Meanwhile, while my body is hurting from the extra physical exertion of stocking shelves, my emotions can feel the anxiety of the people coming through our store.  I want to give them courage, all I have to offer is a smile and a listening ear.  One woman, who I learned was from a war torn country in Africa, just smiled and said, “We will be okay.”  We talked for a moment.  Even though these are scary times, most of us have not had to flee a country with only what was on our back, no idea where we will end up, if we will eat or live.  Hearing a bit of her story did not change any of the circumstances or unknowns surrounding us but it did give me a new perspective.  We will be okay.

What do we do in the middle of the mess?  So many people are facing financial hardship, lost jobs or hours.  Schools are closed, sports, plays, graduation ceremonies cancelled. Weddings, events and funerals cancelled. Young people studying abroad or teaching and  missionaries all suddenly having to cut their plans short and return home.  Jails, hospitals and nursing homes on lock down with no visitors to brighten their days.  Churches closing for months.  People isolated and lonely.  The whole world grieving the losses that a pandemic brings.  All new uncharted territory shrouded in fear.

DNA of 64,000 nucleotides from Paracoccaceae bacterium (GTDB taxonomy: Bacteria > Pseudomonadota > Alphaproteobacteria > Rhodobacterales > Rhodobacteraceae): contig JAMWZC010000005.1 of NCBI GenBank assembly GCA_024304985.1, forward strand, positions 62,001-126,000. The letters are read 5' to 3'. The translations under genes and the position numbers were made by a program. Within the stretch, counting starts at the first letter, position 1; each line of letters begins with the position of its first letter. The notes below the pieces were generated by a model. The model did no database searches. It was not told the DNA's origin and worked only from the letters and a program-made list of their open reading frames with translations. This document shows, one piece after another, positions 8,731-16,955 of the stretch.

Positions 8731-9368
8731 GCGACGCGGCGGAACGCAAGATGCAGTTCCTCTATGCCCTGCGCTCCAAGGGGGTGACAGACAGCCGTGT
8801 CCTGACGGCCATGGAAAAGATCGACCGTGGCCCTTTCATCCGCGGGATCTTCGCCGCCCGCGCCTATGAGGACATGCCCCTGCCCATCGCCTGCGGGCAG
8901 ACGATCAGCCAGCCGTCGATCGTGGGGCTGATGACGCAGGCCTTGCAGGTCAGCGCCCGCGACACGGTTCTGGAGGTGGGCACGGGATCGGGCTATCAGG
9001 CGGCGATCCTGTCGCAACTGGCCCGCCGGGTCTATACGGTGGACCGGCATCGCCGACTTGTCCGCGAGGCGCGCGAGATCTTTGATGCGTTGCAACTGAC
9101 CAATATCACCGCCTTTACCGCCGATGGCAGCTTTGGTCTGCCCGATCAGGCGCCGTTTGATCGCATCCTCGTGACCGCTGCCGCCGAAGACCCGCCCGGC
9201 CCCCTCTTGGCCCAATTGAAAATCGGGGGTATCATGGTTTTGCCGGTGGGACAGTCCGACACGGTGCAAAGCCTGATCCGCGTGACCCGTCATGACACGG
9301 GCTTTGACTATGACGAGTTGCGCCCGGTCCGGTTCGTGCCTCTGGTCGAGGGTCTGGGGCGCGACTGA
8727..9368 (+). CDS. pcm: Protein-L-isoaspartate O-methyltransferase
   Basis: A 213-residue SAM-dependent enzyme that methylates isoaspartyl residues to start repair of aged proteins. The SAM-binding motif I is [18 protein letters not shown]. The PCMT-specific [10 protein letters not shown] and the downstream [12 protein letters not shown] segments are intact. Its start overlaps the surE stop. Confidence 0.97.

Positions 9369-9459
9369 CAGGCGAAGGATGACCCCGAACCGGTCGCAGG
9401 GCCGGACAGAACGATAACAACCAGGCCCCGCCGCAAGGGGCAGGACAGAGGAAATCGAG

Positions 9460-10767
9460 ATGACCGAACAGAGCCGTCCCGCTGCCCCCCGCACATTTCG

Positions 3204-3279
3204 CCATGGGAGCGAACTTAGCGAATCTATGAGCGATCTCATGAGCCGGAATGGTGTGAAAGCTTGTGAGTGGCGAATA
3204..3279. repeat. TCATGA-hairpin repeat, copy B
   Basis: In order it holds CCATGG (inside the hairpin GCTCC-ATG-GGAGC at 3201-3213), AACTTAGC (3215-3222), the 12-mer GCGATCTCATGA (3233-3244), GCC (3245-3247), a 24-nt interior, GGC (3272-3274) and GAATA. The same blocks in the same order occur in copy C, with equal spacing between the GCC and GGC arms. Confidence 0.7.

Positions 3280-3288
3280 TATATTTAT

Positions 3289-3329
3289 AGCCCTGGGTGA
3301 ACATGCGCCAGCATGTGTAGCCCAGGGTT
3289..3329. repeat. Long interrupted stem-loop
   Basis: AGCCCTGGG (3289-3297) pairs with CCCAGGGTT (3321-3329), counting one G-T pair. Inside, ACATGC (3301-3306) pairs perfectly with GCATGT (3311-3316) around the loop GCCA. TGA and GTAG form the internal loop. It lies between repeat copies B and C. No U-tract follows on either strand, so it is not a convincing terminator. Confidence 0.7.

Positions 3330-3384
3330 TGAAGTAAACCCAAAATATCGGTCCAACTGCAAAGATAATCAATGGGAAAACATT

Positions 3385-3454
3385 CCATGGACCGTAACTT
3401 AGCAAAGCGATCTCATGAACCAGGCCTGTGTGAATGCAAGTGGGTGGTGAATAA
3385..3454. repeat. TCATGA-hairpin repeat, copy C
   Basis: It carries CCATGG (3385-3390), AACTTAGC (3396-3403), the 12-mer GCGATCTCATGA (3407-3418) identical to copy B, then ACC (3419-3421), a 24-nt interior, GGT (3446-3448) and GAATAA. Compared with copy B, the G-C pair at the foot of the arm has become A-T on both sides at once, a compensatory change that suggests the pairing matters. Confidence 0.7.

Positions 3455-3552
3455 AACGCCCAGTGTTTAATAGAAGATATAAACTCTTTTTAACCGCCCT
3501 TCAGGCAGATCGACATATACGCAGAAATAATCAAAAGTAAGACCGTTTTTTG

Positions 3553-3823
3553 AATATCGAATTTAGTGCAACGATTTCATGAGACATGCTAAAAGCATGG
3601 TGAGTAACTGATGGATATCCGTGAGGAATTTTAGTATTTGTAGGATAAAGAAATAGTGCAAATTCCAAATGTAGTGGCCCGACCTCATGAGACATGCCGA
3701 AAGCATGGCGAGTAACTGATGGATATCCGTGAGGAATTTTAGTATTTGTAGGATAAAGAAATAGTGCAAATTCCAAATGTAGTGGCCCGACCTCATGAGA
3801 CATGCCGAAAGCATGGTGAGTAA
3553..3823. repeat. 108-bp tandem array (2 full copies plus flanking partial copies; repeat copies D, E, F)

I’m not an expert but as I have been processing through this week, looking ahead to the unknown, these are some things that make sense to me.

  1. Allow yourself to feel all the feelings.  It’s not going to help you move through your grief if you are shoving your feelings down, or numbing them, or eating them away.  God gave us emotions for a reason.  We don’t have to be ruled by our emotions but take some time to talk to Him and tell Him your sad, or mad, or scared.  Then sit in His presence and let the His peace fill you up.
  2. Stay calm!  Panic will do no good.  Resist the urge to hoard far more food then is necessary.  The most loving thing you can do is to think of others.  If you have already bought beyond your needs I would encourage you to give some to a neighbor or food shelf.  There is never a bad time to be generous.